Canada

New Brunswick mother ‘really hopeful’ about Ottawa’s childcare promise

Ottawa is prioritizing regulated childcare with its newly-tabled budget, hoping to ease accessibility by making it more affordable.

The ambitious goal comes with a $30B investment over five years with a goal of offering $10-per-day childcare across the country. By 2022, the goal is to cut childcare costs in half.

It’s a plan that has Isabelle Agnew, a Rusagonis, N.B., mother, cautiously optimistic about the impact if it becomes a reality.

“I’m really hopeful that it would happen,” she says.

“Daycare is a huge expense,” she says. “We’ve been talking about going forward, if and when we’re going to have a second child, how that’s going to come into play, how we’re going to deal with two daycare bills… Or if I’m going to have to sit out and not work so we can make it work.”

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She says if the plan proceeds, it would “make a huge impact on our budget.”

Read more: Canada’s plans to deal with COVID-19 deficit, childcare spark questions

But Agnew, who is on maternity leave with her nine-month old daughter, has learned to take similar promises in stride.

“We’ve seen this in the past,” she says. “We’ve seen promises for these kinds of programs and nothing really comes of it.”

AJ Arsenaeu, a Saint John mother of two daughters aged 10 and 12, applauds the pledge.

“When I heard the announcement by Ottawa, I thought ‘finally, it’s about time,'” Arseneau says.

“When I had children, I found that, while I was married, my job was working at a loss,” she says. “I was not actually making money because of childcare costs being around $1,600, and then you factor in transportation and the extra food.”

The impact on ‘the system’

The Association of Early Childhood Educators of Nova Scotia says the commitment is a “long-awaited step.”

“I think it is a game-changer for families in Canada,” says Catherine Cross, the executive director. “I think it is a game-changer for my sector, I think it’s a game-changer for the economy.”

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The plan is a “good foundation” for a childcare system, she says, though she adds she has a bit of worry about the sustainability of the program. That being said, the ball has to get rolling.

“If you invest some now, there’s gonna be a pay-off down the road,” Cross says. “The pay-off comes in economic benefits for families being able to participate in the workforce, for early childhood educators to participate in the workforce and all of that means that there is gonna be taxes going back into the system.”

Heather Hamilton, the owner and operator of Hamilton Homestyle Daycare and Seawood Early Childcare Centre in Saint John, wasn’t surprised with the big-ticket investment.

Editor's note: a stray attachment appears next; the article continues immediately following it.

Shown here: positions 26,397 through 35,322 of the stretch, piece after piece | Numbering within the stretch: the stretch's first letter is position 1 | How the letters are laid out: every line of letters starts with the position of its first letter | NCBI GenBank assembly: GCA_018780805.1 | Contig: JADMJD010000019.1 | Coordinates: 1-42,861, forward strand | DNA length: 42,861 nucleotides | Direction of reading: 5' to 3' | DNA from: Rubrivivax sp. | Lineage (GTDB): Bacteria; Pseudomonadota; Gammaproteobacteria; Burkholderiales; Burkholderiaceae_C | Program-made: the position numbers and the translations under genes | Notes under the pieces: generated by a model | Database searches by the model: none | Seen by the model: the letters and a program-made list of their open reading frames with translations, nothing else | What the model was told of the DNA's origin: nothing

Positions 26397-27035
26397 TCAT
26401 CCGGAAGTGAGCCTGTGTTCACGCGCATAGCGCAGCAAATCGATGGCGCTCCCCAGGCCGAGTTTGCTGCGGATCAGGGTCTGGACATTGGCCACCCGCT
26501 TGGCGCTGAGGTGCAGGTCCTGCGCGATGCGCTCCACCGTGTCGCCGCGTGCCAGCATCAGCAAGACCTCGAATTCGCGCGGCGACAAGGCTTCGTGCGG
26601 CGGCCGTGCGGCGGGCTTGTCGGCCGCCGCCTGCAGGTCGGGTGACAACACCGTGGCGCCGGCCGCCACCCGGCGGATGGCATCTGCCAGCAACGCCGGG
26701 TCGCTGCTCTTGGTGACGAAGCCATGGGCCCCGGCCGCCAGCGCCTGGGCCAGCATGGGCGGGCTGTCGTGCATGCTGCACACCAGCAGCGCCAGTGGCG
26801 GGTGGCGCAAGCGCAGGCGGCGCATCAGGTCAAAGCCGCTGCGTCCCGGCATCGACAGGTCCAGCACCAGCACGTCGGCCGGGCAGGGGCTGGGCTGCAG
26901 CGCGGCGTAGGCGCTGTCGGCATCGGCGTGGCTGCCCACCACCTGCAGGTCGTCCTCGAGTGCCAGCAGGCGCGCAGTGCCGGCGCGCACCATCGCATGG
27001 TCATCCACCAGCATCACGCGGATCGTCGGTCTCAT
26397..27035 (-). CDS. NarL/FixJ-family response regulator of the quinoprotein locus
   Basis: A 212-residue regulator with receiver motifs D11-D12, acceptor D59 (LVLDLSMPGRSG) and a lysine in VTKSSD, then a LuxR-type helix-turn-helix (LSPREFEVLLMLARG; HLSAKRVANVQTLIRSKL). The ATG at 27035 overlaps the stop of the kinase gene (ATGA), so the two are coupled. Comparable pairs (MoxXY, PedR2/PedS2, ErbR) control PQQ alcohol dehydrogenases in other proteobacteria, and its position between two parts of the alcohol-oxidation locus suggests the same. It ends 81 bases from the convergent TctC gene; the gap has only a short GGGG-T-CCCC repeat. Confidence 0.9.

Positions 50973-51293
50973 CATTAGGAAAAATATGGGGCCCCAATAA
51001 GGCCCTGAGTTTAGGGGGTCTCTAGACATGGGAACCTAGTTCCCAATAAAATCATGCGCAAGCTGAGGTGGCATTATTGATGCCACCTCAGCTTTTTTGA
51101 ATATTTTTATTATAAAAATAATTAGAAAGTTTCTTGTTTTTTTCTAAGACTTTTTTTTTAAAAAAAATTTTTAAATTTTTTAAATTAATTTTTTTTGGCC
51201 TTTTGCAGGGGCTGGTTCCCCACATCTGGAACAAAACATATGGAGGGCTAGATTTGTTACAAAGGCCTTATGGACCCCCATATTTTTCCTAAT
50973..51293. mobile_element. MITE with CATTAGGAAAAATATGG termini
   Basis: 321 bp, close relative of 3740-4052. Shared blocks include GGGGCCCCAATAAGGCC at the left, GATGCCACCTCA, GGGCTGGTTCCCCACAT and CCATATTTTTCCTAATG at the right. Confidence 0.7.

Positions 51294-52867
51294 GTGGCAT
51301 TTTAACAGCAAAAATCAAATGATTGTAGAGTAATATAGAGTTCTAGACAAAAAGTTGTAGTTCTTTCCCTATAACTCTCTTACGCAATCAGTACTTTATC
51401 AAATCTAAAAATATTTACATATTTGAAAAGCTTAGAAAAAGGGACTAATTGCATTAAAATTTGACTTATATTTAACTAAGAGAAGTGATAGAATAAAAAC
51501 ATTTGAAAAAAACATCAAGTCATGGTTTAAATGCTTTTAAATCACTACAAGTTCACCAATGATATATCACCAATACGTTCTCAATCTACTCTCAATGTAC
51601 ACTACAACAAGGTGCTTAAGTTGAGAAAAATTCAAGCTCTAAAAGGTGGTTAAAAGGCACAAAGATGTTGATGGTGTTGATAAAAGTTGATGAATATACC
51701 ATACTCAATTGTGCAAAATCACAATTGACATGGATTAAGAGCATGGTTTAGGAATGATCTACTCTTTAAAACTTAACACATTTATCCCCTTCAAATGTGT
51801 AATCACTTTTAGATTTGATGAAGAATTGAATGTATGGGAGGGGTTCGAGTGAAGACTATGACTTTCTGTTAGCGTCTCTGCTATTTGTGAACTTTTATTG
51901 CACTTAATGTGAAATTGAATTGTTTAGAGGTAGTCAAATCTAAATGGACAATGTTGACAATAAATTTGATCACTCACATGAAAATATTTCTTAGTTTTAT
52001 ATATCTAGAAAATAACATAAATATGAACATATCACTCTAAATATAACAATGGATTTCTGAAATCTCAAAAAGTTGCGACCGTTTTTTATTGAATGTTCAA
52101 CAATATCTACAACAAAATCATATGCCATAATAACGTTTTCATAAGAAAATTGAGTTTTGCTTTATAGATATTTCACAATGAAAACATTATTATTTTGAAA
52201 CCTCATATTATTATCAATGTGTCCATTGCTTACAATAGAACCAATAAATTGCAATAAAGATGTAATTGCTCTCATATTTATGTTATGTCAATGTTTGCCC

Read more: Will $10-a-day childcare bring more women back to work?

She says in theory, the plan is a good one, “it’s just having it work practically on the ground.”

“We have two centres right now that are full to the brim with a waitlist of 30-40 children,” she says. “So if you’re putting people back to work, which I completely support, where are we going to put these kids?”

“And a lot of times, during the pandemic year, there have been centres that have closed down because they couldn’t afford to stay open,” she says, “so it’s almost a catch-22.”

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Maritime premiers react

Nova Scotia Premier Iain Rankin told reporters Monday evening he estimated Ottawa’s boost to childcare would equate to around $100 million per year for the province — something he said was “very substantial.”

“I’ve asked the Department of Education to see how we can leverage on that opportunity to building on our pre-primary program and look at what our opportunities are,” he said.

As for the federal government’s goal of bringing in $10-per-day childcare, he says that’s something the province will have to calculate.

“That’s a lofty goal but if we can sign an agreement to make that happen, I’d be very pleased to make that happen,” he said.

Read more: Saint John-area daycares stay open for children of essential workers

About two hours after the budget was tabled, New Brunswick, Premier Blaine Higgs called the move an “election ploy.”

“They’re committing every province to be a 50 per cent participant before they’ve ever had any discussions of any kind,” he explained.

“We know that childcare is a big issue, so I get it, and we want to continue to enhance that,” he said. “But if you look across the nation, [New Brunswick is] not in real bad shape.”

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“We can always get better,” he admitted.

New Brunswick will await “more details,” Higgs said, “but they need to be applicable to what we need here in our province, because we also appreciate the challenges many parents are facing.”

— With files from Global News Rebecca Lau

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